Volunteer’s Viewpoint: Inside a Parole Hearing

In the late 1990’s, as part of a federalization of the District’s criminal legal system, the District’s prisons were closed and District prisoners were transferred into federal custody. Today, nearly 4,500 people who have been convicted of a felony in the District’s Superior Court are incarcerated in 122 federal institutions across the United States. At the same time, the authority to grant or deny parole to District prisoners was transferred from a locally controlled Board of Parole to the United States Parole Commission. The loss of District control over these critical governmental functions has created injustice for District residents who have been convicted of felony crimes.

We believe parole decisions should be made by local officials who are a part of the community to which prisoners will return. The Committee advocates that the District’s Parole Commission be re-established and that the parole function be performed by District officials.

Until that happens, Committee volunteers provide representation at parole hearings across the country to DC prisoners who have often been incarcerated for years past their parole eligibility date. Our volunteers ensure the parole hearings are fair and Constitutional, and increase the likelihood of a good outcome. Kristian Hinson, an associate at Willkie Farr & Gallagher LLP, recalls her experience representing one such prisoner.


hinson kEarlier this year, I had the opportunity to represent a D.C. resident at a hearing before a U.S. Parole Commission examiner at USP McCreary in Pine Knot, Kentucky. This was his fifth parole hearing during his nineteen years in federal prison. I was shocked to learn that this individual had not had representation at his prior hearings and was left to navigate the confusing parole hearing process alone. I was eager to inform him that he would finally have help. When I first called my client, he was stunned but grateful that an attorney had volunteered to help him. We prepared for his hearing during a series of phone calls and my client was eager to help me prepare by providing prompt information. 

As part of the preparation for my client’s hearing, I listened to audio recordings from his previous four hearings. One particularly noteworthy observation I made while listening to the audio recordings was that it took me less than 30 minutes total to listen to all four of his prior hearings. In each of those hearings, the parole examiner recited an almost rehearsed monologue and then asked if my client had any questions. At the end of each five minute hearing, the examiner informed my client that he would be in prison for another three years. I found it shocking to learn that individuals regularly navigate parole hearings without an advocate especially considering the long term consequences each hearing presents.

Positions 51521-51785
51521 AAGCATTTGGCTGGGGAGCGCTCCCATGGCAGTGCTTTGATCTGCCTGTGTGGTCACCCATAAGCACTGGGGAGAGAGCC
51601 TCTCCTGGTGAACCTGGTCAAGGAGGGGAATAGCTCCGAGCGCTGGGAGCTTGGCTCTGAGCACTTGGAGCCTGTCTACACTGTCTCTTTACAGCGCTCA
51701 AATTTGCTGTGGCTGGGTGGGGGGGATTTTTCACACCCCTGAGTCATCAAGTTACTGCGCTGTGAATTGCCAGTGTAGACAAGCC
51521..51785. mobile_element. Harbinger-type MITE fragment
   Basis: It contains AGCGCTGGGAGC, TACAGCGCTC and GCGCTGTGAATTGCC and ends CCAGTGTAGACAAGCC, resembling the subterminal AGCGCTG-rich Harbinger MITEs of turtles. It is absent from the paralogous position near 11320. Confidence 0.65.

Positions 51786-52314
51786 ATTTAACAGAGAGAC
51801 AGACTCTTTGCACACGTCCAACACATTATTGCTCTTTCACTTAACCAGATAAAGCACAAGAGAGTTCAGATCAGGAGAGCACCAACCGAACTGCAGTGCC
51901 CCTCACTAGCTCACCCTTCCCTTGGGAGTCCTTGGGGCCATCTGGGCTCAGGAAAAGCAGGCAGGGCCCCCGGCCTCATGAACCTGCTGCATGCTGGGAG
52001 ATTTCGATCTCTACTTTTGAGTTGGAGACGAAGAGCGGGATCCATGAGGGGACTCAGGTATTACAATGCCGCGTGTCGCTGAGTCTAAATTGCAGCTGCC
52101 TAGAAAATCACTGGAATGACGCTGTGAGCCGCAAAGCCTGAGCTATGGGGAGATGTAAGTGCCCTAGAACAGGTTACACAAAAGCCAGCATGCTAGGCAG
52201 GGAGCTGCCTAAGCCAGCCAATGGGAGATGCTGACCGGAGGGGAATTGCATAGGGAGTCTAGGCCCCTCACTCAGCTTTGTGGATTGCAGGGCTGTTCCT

The day before my client’s hearing, I flew to Knoxville, Tennessee and drove the two hours into the mountains to Pine Knot, Kentucky. The first time I met with my client in person, he looked at me as if he was surprised that I showed up. I explained the hearing process to him in detail. He informed me that no one had ever taken the time to explain the process to him and he was hearing most of this essential information for the first time. His hearing the next day lasted over two hours, four times longer than his previous four hearings combined. The fact that he had a lawyer beside him forced greater accountability for the hearing examiner. During the hearing, I underscored that my client had never received credit for some particularly challenging educational programs he completed, contrary to the parole commission’s standard procedure. This oversight was likely the result of the fact that my client had never had someone closely review his file and advocate for him. 

The parole hearing included many successes. My client was more educated and empowered to advocate for himself and he was finally given a far fairer hearing than his prior hearings. This experience showed me the true meaning of zealous advocacy and I am grateful to have had the opportunity to help someone in a meaningful way.

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